Sometimes you will have to pull away while facing downhill. This is easier than a standard hill start because you have gravity on your side, but you still need to make sure your vehicle doesn’t shoot down the hill at high speed.

As with a normal hill start, after making all the necessary checks, put the car into first gear — or second if the hill is quite steep — and with the clutch pedal right down slowly apply the footbrake.  

Following another quick safety check, release the handbrake and find the clutch biting point. As your car starts to move, transfer your right foot from the brake pedal to the accelerator and slowly apply the gas.

From there, you can slowly start to move up the gears. But remember, if you’re travelling downhill you should keep to a lower gear to ensure you maintain as much control as possible over your car.

READ MORE: How to pass your driving test — a full guide from novice to pro

How do you do a hill start in an automatic?

Doing a hill start in an automatic is easier than in a manual because there is no clutch to worry about, but it will still require some practice, particularly if you have a test coming up.

With your handbrake on and your gearbox in D (drive), push down gently on the accelerator until you feel the car straining against the handbrake. When you feel this, release the handbrake and the car should start moving forward.

Some automatic cars will be equipped with Hill Start Assist which will hold you on the hill when your handbrake is released, but if you feel the car moving backwards gently push your foot down on the gas and your car will move forward.  

Will I need to do a hill start on my driving test?

Yes. As the part of the test that examines your general driving ability you will be asked to pull over and pull away several times. One of these times will take place on a hill, so it is imperative that you practise hill starts before your test so you are comfortable with them.

READ MORE: What happens after I pass my driving test?

Will I fail my driving test if I can’t hill start?

The examiner will be looking for your ability to keep control of the car at all times, particularly during a hill start.

While it’s unlikely you’ll fail if you roll back a couple of centimetres during a hill start, if the car rolls back significantly – or worse still, you hit a pedestrian or other road user while doing so, it will lead to a fail.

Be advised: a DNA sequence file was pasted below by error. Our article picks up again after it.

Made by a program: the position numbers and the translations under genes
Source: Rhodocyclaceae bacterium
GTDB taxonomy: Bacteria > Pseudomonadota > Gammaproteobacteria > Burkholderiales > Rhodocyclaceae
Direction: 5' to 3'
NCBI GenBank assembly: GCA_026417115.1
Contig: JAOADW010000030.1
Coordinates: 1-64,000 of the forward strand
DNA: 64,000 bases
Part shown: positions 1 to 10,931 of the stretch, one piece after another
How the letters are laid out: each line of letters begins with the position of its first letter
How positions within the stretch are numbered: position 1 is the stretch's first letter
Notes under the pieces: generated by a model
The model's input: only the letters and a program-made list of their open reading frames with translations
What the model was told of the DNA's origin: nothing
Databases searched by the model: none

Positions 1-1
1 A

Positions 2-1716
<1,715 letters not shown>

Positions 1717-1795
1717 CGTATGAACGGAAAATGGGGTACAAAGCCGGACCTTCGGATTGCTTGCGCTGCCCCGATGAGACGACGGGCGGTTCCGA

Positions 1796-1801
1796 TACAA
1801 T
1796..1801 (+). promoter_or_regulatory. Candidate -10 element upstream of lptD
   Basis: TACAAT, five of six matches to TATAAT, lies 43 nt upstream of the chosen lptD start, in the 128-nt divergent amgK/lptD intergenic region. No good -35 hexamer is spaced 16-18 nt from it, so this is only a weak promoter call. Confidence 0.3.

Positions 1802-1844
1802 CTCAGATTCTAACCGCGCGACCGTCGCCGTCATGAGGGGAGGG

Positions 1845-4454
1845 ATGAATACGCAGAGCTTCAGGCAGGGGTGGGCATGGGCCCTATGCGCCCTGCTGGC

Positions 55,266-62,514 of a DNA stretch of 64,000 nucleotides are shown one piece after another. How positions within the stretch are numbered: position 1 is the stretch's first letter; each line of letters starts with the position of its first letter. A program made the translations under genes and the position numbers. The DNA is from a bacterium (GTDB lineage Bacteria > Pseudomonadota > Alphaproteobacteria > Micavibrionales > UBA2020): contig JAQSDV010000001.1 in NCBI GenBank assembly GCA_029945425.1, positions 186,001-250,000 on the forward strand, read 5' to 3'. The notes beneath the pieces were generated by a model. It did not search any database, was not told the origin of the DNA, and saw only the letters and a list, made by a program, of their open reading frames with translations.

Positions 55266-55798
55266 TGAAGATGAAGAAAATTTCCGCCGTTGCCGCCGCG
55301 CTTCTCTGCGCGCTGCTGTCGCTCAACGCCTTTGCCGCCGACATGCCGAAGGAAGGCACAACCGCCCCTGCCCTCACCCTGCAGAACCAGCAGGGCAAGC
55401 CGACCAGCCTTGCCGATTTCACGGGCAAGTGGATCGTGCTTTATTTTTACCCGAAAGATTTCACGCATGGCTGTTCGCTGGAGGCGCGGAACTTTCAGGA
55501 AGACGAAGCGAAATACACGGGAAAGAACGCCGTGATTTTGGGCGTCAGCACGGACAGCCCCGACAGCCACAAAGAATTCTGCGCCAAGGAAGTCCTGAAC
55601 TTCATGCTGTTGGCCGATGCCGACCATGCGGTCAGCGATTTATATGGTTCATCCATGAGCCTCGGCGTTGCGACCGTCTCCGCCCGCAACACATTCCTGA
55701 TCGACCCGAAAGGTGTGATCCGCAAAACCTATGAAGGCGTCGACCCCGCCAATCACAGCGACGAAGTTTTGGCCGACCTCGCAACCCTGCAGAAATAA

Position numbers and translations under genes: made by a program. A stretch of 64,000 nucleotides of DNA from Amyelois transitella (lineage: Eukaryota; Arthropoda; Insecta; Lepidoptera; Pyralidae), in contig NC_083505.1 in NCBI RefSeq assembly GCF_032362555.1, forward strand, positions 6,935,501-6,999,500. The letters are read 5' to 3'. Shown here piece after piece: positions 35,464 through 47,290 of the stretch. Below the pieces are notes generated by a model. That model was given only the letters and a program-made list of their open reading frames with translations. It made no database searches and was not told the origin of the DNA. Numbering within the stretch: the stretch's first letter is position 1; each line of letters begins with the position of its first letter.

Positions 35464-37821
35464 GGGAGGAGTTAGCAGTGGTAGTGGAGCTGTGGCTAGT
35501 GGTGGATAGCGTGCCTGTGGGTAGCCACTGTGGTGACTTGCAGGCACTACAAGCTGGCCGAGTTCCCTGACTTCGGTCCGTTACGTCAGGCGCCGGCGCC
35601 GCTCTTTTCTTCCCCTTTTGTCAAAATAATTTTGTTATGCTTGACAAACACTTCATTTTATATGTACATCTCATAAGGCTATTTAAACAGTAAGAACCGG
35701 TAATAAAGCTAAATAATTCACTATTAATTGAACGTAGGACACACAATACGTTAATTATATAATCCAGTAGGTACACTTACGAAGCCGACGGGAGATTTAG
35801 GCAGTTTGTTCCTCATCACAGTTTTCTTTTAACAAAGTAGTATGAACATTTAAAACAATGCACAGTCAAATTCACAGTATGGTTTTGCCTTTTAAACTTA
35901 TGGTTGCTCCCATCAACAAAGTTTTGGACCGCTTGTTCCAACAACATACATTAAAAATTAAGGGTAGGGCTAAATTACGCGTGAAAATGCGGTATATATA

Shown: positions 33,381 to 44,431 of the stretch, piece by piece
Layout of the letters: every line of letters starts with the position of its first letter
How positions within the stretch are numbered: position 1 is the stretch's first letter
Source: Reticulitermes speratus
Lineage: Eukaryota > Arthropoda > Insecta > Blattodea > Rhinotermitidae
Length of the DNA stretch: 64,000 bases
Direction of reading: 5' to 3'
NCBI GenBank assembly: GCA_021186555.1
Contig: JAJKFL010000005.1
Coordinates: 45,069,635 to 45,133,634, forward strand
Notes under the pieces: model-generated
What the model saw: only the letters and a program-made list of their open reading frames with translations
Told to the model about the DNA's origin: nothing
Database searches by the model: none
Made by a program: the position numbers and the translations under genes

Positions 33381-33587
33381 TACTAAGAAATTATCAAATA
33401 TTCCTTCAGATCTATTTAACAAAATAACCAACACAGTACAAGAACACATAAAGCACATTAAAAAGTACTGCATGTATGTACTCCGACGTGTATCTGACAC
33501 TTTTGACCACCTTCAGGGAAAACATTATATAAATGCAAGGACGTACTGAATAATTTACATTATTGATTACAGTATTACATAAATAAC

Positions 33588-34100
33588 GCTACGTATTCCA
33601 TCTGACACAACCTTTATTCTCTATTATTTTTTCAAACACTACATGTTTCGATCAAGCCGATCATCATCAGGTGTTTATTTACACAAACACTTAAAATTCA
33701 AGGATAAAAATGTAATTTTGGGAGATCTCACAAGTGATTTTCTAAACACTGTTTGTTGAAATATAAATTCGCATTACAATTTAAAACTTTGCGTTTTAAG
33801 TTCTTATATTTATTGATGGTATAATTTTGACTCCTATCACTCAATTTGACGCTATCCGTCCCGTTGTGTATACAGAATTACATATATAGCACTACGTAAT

The best way to ensure you don’t fail on a hill start is to practise, practise, and practise again until you are comfortable.

What do the road gradient signs mean?

You should be warned of an imminent hill by the red triangle signs containing a picture of a slope accompanied by a percentage indicating how steep the gradient will be at its most extreme.

You may also have heard of gradients being referred to as ‘1 in 3’ or ‘1 in 5’ and so on, which is the same as 33% or 20%. These percentages are an equivalent way of explaining that for every 3 or 5 feet you travel on a road, it rises (or drops) by 1 foot.

The switch from ratios to percentages on these signs was made in the 1970s, and whilst some might find the percentage a little more hard to understand, it is immediately obvious 33% is clearly more than 20%.

What are the steepest roads in the UK?

Hill_start_guide_Lincoln

If you fancy putting your new skills to the test, why not head off in search of the UK’s steepest roads for the ultimate hill start road trip?

Here are some of the UK’s steepest roads:

  1. Ffordd Penlech, Harlech: The UK’s steepest road is in North Wales, with a maximum gradient of 40%
  2. Vale Street, Bristol: The UK’s steepest residential road feels almost vertical in places with a maximum gradient of 33%
  3. Jenkin Road, Sheffield: A residential road with a maximum gradient of 33% that formed part of the 2014 Tour de France
  4. Rosedale Chimney, North York Moors: This picturesque National Park road is another 33% gradient route to test your skills on
  5. Porlock Hill, Porlock: Leading from Porlock to Lynton in Somerset, this rural road has a gradient of 25%

Steepest_roads_UK_Vale_Street_BristolVale Street, Bristol. Source: Sam Saunders